It will be a very difficult task, if not impossible, for someone living in the organisation to be tasked with starting or facilitating this conversation with the leader. The aura of historical discourse and cultural relationship can be a great impediment for the revelation. An independent and seasoned facilitator with deep cultural understanding and capabilities to ask powerful questions is a good choice to cradle the conversation of possibilities.

Solving problems and reacting to a challenge often could unintentionally lead to the creation of more problems.  This is true when we do not or can not address the real issues that has created the problems or challenges in the first place: how the top leader thinks and responds.


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Seventy Years Ago Today: Utah Beach, Normandy

Hugh Nibley [off the record]

Photo of American soldiers onboard a ship approaching the coast of Normandy. American soldiers wait onboard their ship as they approach the coast of Normandy, June 6, 1944. Photo: National Archive

There was a big French battleship blazing away right next to us, and the Germans zeroed in on us with their 88s as we put the rope over the side and started to swarm down into the landing craft. As soon as I got down the rope ladder, the very spot where I should have been waiting on the ship was hit by an 88, and half a dozen tankmen were blown up. The chaplain I had been talking to was wounded.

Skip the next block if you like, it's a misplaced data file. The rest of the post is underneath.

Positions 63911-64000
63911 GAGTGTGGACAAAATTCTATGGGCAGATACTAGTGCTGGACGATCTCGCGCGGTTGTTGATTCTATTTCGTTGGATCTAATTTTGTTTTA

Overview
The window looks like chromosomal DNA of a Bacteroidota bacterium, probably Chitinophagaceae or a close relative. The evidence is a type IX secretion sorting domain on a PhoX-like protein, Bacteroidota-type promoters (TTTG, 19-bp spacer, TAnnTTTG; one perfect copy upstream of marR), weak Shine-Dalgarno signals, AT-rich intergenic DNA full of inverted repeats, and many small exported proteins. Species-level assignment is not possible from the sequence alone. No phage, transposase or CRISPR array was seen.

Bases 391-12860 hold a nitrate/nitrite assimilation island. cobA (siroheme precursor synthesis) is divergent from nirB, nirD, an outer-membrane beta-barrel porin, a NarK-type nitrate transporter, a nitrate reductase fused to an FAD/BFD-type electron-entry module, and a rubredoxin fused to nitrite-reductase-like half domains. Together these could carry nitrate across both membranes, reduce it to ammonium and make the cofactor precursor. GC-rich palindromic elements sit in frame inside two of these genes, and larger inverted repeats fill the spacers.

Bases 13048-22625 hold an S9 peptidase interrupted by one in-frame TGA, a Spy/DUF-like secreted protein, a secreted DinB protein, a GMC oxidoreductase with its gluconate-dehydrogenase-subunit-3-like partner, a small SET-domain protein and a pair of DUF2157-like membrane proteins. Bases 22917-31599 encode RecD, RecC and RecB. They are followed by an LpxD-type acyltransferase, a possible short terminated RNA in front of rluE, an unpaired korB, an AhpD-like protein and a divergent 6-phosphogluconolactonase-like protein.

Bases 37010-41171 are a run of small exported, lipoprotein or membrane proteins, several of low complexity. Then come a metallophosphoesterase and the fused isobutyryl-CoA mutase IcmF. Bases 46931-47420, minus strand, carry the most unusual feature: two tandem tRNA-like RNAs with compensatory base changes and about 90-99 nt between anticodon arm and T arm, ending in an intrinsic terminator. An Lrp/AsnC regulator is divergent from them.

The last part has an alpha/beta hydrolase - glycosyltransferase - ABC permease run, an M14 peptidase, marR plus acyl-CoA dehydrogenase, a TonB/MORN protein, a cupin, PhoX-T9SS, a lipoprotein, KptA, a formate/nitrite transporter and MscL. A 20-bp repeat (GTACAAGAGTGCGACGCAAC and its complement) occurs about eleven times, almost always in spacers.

The landing craft went in as far as it could, and then there were still a couple of hundred yards – quite a way to go yet. I climbed in the Jeep and revved her up. I had packed it with sandbags so we could get some hold on…

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What’s your idea of fun? Contribute to a TED crowdsourced video

have fun !…

TED Blog

Fun: it comes in many shapes, sizes, temperatures and forms. What does fun mean to you?

We are creating a crowdsourced video about what fun looks like all over the world, and would love to see your contribution! This week, take a few minutes to make a video of fun in action and send it to us. You might see your definition of fun on ideas.ted.com soon.

Watch the video above to see what kind of footage we’re looking for. Ideally, we’d like clips that are 5 to 15 seconds long, that show fun as it happens rather than someone talking about it after the fact. HD footage of activities is preferred, but we are open to anything … as long as you keep it clean. Bonus points if you show something unique to your town or your country! We’ll be accepting submissions through Monday, July 7th.

Here are four…